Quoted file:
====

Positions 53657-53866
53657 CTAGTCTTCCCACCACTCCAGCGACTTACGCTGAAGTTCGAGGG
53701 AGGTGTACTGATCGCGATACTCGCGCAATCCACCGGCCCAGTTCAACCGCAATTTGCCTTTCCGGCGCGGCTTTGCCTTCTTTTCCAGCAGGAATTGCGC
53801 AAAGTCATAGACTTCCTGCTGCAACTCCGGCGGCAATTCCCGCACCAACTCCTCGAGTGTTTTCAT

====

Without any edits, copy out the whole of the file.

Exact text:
Positions 53657-53866
53657 CTAGTCTTCCCACCACTCCAGCGACTTACGCTGAAGTTCGAGGG
53701 AGGTGTACTGATCGCGATACTCGCGCAATCCACCGGCCCAGTTCAACCGCAATTTGCCTTTCCGGCGCGGCTTTGCCTTCTTTTCCAGCAGGAATTGCGC
53801 AAAGTCATAGACTTCCTGCTGCAACTCCGGCGGCAATTCCCGCACCAACTCCTCGAGTGTTTTCAT